In many English as a Medium of Instruction (EMI) content based university courses in Japan, there are power dynamics in play with high-status individuals, namely native language speakers (L1) and proficient second language speakers (L2) at the top, and Japanese L2 speakers at the bottom. The question is: how do we achieve a more egalitarian and participatory environment in which a low-status speaker feels not only less intimidated by other L2 interlocutors, but also less constrained by nativespeaking (NS) norms and values? To answer this
question, this presentation will examine a case study of an EMI course offered at a private university in Hiroshima. In particular, it will focus on the pedagogic strategies and practices the instructor at this university used to create a Community of Practice (COP) in which the Japanese students clearly benefited due to a greater emphasis on inclusion, accommodation and participation that was practiced by all members (including the L1 and proficient L2 speakers from other countries) within this classroom. Data collection was based on the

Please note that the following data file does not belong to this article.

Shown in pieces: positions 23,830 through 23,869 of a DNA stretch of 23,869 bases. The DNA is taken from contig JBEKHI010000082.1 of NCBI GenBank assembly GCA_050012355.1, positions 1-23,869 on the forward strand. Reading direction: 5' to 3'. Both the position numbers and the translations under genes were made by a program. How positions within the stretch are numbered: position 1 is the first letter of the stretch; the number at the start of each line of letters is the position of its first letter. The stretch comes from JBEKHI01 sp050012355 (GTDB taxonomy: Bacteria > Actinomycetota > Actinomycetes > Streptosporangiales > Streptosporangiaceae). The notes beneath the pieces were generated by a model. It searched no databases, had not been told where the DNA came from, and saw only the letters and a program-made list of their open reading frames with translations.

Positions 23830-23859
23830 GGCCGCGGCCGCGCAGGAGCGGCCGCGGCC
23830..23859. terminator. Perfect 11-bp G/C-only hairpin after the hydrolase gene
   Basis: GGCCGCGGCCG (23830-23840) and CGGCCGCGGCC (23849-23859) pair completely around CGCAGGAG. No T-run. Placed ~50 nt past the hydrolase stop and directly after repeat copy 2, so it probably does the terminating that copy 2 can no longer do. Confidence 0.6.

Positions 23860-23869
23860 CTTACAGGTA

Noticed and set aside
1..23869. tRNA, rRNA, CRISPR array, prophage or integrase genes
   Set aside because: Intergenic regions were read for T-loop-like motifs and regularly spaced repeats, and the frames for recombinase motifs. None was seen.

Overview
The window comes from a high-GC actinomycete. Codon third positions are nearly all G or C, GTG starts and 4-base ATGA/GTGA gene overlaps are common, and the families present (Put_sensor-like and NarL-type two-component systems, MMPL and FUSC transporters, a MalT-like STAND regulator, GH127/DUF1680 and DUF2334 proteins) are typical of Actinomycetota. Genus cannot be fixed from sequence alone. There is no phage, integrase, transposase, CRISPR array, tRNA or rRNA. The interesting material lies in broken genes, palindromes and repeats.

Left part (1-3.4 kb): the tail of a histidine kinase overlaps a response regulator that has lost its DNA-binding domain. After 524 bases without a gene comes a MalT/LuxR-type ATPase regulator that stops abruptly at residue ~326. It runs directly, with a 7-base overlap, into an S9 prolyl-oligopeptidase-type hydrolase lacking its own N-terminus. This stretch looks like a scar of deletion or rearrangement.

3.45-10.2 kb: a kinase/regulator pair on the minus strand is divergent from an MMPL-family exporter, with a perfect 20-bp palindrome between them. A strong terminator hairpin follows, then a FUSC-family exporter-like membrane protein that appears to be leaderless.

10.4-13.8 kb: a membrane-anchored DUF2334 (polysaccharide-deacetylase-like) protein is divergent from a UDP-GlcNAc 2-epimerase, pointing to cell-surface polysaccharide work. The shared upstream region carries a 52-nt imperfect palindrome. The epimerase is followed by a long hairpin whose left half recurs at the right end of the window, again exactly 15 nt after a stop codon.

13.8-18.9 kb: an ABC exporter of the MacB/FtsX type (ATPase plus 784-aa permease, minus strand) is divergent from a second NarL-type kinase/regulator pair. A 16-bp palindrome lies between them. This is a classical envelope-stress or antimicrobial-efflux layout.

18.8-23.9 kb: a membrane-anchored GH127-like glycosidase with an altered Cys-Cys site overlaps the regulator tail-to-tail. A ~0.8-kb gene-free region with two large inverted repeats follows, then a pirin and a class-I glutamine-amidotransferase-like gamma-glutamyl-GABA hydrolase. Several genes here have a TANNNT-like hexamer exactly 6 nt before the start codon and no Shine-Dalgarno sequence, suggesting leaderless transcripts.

participant’s quantitative and qualitative feedback from their performances in their group discussions, as well as informal student interviews and personal insights from the instructor.

Published in: Canada International Conference on Education, 2017

  • Date of Conference: 26-29 June, 2017
  • DOI: 10.2053/CICE.2017.0276
  • Electronic ISBN: 978-1-908320-83-4
  • Conference Location: University of Toronto Mississauga, Canada